What was supposed to be a 4 day liver evaluation has turned into a 2 week stay here at Children's Medical Center of Dallas. They have run every test known to mankind on my little guy from a liver biopsy, CT scan, ultrasound, sonograms, too many x-rays, dental tests, ears, eyes, and nose cultures, EGD scopes, psych evaluation, social worker evaluations, yadda yadda yadda . . . and more yaddas. The good news, I suppose it's good news, is that C's liver is not in such bad condition to warrant a transplant at this time. However, his spleen is huge beyond limits and should that be taken out or is it doing good to act as another place, a sponge of sorts, to catch all the blood the liver is sending every which way but where it should be? Anyway they decided to just keep an eye on it for now. Which is fine by me cuz the more I learn about transplants, esp. how the anti-rejection steroids rid you of any immunity afterwards, the less and less I think this is a good idea. With CF, C is prone to infection, so . . . Of course I have my own fears amplified over that since that is exactly how my oldest child died at 3 months. Strong steroids to rid him of his seizures also rid him of his immunities and Cam caught a cold.
Case in point, with all these tests and being in the hospital, Chase caught pnemonia. He certainly didn't come here with it. So now we are going on 2 weeks here, with more and more tests, duplicate tests, duplicates, triplecates, guadtruple-cates. His stomach has a huge pain in it and he can't shake off a fever. Morphine is once again, C's drug of choice and until they can figure out where the fever and pain are coming from, we are stuck here - and the days are dragging on and on and on. Every test for infection comes back negative, so they had to give Chase another IV so he could have a CT scan with birilium in his veins. You can imagine how well that went over after he only agreed to get a PIIC line with the assurance that he would not have to have any more IVs. The trust level for any health care people to an 11 year old mind just smashed out the window.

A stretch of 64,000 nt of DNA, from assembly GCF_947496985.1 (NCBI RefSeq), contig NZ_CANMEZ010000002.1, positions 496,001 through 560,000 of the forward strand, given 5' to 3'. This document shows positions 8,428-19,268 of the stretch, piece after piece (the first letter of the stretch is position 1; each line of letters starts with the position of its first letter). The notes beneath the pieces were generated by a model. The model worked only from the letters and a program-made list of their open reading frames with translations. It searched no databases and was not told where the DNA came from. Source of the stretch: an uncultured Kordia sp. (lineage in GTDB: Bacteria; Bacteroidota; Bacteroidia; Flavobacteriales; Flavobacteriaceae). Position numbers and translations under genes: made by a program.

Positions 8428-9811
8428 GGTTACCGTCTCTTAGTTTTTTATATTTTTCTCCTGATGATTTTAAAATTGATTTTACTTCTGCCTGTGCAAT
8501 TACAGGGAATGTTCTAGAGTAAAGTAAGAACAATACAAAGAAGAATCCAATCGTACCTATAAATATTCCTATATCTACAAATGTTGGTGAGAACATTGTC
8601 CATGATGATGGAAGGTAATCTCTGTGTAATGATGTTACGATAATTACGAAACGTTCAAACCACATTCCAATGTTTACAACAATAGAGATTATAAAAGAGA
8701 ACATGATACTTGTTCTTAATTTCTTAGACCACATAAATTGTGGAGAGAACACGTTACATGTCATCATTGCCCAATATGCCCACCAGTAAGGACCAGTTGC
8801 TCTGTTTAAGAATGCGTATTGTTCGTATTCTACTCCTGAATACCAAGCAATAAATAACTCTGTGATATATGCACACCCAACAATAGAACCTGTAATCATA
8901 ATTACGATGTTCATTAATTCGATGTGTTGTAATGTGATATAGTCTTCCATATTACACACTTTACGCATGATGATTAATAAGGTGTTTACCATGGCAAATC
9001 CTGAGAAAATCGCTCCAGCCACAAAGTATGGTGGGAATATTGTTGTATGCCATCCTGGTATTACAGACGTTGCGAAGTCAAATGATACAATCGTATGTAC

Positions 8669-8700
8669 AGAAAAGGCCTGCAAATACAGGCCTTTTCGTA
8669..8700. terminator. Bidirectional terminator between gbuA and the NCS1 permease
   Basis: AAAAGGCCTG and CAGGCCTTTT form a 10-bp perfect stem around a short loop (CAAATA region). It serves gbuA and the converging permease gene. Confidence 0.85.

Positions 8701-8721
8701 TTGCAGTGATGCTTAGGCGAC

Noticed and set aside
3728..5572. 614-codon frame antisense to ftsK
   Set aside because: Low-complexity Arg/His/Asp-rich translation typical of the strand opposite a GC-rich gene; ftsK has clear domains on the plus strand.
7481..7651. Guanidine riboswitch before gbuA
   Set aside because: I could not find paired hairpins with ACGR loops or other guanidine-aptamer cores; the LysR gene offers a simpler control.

The thing I'm discovering about Children's in Dallas compared to Cook's in Fort Worth is that there are simply too many doctors and residences. The whole too many cooks spoiling the soup is in full swing because these doctors all have their own concerns and they simply have no communication. From a parent's perspective, it is a little frightening. More than once, one doctor will prescribe a treatment only to have another come in and say that that is too dangerous for the liver. I've never experienced that with Cooks. My pulmonologist pretty much takes charge and confers with the GI and Endrogine guys and they actually confer. Granted, Cooks is much smaller and it isn't a teaching hospital with a myriad little residences running around, but I'm getting a little fed up regardless. I realize C must be an interesting learning experience for these new doctors with all the things going on with him that span several different departments, but come on people, just talk with one another. I know you're busy and important, but is that so hard?
Anyway, the pulmonologist came to me and suggested that we transfer back to Cook's since they are just starting their clinic here and it will be confusing for a while. I just stood there slack-mouthed, while my mind was working out the details that Yes! let's go back to a familiar place that has people that will actually work with each department and get us home. Good. Fine. Let's go. Of course, wouldn't you know that there are no beds available at Cooks. I'm thinking that there may never be any beds available this time of year. From their perspective, if you have a kid in emergency, waiting for a room, verses another who you know is already being taken care of at another hospital, who would you give the room to?
We're never going to get out of here.